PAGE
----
Deborah Solomon from Art critic, WNYC

Hey everyone, Thanks for your PASSIONATE comments.

Some of you -- David Nadvorney, Ric Kallaher -- seem outright opposed to devoting an exhibition to an art dealer, ever. And I understand your reservations. But what if the dealer, as Rachel Klein calmly points out, is a historical figure who helped nurture new art and shape movements? I think that art dealers UNFAIRLY get written out of the story of art, and some of them are true visionaries.

Moreover, I would like to point out that every art dealer in this city is performing -- at least partly -- a public service by providing a glimpse of art for free.

Dec. 13 2013 09:25 AM
David Nadvorney from New York City

Deborah Solomon defends the (to me) utterly revolting idea of mounting a show dedicated to an art dealer, with the reminder that commerce is integral to art. Then she ends the discussion with the tidbit that the show was quid pro quo for the donation of a painting that Sonnabend's estate couldn't legally keep in the stream of commerce. How about a show dedicated to the untold numbers of great artists that commerce stifled? Isn't the re-naming of the New York State Theater bad enough? Do we now have to put up with the purchasing of exhibitions in museums?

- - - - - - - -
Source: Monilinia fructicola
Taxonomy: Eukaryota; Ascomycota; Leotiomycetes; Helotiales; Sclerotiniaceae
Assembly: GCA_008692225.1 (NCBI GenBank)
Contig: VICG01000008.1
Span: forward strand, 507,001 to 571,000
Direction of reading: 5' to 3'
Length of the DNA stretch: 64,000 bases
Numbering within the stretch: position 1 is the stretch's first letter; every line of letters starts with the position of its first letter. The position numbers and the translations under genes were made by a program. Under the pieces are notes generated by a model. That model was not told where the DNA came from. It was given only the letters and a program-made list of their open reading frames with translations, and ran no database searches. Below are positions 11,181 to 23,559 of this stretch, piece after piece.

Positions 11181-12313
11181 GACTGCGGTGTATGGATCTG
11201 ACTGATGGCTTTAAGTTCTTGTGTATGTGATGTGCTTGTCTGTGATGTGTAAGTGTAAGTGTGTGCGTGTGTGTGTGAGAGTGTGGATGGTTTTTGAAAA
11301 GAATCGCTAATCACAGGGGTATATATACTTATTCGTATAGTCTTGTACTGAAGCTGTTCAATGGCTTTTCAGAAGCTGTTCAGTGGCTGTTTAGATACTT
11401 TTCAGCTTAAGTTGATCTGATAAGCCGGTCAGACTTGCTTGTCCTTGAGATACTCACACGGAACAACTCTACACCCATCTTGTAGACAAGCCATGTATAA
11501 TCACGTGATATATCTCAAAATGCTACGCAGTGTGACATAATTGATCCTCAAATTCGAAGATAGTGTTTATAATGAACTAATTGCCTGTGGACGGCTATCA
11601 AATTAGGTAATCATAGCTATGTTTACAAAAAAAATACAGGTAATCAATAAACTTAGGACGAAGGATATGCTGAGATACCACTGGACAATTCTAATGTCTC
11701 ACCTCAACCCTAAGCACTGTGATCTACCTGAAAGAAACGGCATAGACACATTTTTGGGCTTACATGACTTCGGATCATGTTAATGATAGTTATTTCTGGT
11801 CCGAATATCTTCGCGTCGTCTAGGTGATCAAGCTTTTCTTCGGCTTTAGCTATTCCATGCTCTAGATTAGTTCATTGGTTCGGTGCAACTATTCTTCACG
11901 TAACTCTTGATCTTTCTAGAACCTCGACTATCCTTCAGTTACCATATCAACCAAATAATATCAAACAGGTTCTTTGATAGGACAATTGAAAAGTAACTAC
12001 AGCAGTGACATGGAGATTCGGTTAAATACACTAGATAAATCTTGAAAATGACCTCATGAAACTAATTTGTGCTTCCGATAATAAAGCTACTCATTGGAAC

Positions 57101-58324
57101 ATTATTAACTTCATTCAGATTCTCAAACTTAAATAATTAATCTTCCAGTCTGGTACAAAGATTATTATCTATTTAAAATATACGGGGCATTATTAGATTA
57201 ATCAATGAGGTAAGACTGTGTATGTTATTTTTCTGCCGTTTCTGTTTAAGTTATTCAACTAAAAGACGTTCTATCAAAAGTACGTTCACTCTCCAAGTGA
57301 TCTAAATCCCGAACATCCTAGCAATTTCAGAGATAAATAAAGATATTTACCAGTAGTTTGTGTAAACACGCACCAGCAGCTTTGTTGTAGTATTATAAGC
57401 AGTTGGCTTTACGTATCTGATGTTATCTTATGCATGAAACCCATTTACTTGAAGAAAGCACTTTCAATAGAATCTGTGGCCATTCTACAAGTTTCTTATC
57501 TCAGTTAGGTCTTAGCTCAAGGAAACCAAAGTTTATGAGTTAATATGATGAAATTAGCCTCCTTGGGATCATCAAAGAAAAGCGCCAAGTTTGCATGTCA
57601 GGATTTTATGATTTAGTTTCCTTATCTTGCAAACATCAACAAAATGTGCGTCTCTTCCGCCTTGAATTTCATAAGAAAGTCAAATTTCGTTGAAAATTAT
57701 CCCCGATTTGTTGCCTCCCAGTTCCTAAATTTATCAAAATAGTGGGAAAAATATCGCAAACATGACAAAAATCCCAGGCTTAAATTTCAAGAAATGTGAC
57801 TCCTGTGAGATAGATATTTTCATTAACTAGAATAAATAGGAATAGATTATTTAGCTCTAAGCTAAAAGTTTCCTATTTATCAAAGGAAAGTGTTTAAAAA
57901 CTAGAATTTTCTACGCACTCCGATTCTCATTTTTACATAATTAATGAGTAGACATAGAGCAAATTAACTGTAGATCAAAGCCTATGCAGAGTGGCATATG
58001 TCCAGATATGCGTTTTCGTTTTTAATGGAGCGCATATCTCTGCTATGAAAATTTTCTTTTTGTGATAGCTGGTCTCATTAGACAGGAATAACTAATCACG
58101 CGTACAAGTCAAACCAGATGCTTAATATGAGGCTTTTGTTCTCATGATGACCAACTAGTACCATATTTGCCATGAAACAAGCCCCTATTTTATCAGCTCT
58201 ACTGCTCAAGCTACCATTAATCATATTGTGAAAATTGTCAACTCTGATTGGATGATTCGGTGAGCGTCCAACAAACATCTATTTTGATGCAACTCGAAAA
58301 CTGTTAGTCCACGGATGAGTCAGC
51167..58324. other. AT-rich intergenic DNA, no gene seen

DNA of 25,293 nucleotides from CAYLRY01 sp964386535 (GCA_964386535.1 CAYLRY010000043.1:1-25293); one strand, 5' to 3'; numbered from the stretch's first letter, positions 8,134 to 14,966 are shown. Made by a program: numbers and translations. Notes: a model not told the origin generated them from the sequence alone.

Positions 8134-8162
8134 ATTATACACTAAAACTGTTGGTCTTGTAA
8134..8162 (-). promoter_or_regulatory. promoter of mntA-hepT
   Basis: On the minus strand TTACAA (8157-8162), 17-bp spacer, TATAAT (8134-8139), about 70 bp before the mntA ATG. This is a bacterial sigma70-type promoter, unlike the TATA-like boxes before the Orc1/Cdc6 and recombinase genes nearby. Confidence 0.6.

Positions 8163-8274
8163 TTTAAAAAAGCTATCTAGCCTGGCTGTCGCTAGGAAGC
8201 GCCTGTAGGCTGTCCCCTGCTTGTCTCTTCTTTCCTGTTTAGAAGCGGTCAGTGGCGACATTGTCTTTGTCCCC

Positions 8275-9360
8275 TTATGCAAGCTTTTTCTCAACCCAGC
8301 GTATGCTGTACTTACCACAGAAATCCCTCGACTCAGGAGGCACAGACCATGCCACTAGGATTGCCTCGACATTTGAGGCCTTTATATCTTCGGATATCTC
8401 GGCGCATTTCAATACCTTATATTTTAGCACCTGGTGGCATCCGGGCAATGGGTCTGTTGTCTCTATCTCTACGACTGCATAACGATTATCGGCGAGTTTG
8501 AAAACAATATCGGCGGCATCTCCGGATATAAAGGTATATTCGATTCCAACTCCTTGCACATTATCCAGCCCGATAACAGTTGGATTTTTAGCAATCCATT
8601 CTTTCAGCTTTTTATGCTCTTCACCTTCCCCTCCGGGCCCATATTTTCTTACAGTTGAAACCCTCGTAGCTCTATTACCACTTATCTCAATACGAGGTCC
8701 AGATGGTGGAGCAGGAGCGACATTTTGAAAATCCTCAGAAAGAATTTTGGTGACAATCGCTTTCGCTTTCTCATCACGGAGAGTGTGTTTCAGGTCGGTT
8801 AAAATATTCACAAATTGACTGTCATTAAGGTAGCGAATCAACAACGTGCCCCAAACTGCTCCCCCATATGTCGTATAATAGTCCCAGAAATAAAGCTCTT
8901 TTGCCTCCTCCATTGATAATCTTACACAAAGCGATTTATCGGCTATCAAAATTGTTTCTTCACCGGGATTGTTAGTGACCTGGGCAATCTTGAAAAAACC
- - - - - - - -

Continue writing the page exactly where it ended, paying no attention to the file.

Dec. 13 2013 09:06 AM
David

The Sonnabend show at the Met is just a more public example of 'business as normal' in the art world. Galleries always have had extensive relationships with museums and other institutions, whether stated or not. There is definitely a conflict of interest, but there is nothing new with that: this is how the art business works, and probably how most business in general works for that matter.

Dec. 13 2013 09:04 AM
rachel klein from nyc

Hi Deborah-

I think the issue is the fact that our post-modern notion of "art dealer" is tantamount to the notion of "rock star." "Art dealer" is a bothersome combo. However, let's think back to the Steins and even Alfred Stieglitz. They consulted with artists, they shaped movements, they bought and sold art (Stieglitz had a gallery) AND their collections have been mounted in museums (Stieglitz/O'Keeffe is up right now at Chrystal Bridges - Steins at the MET last year). No one complained that they were "art dealers" because they were viewed as advisors and experts - not dealers. In fact, they were dealing.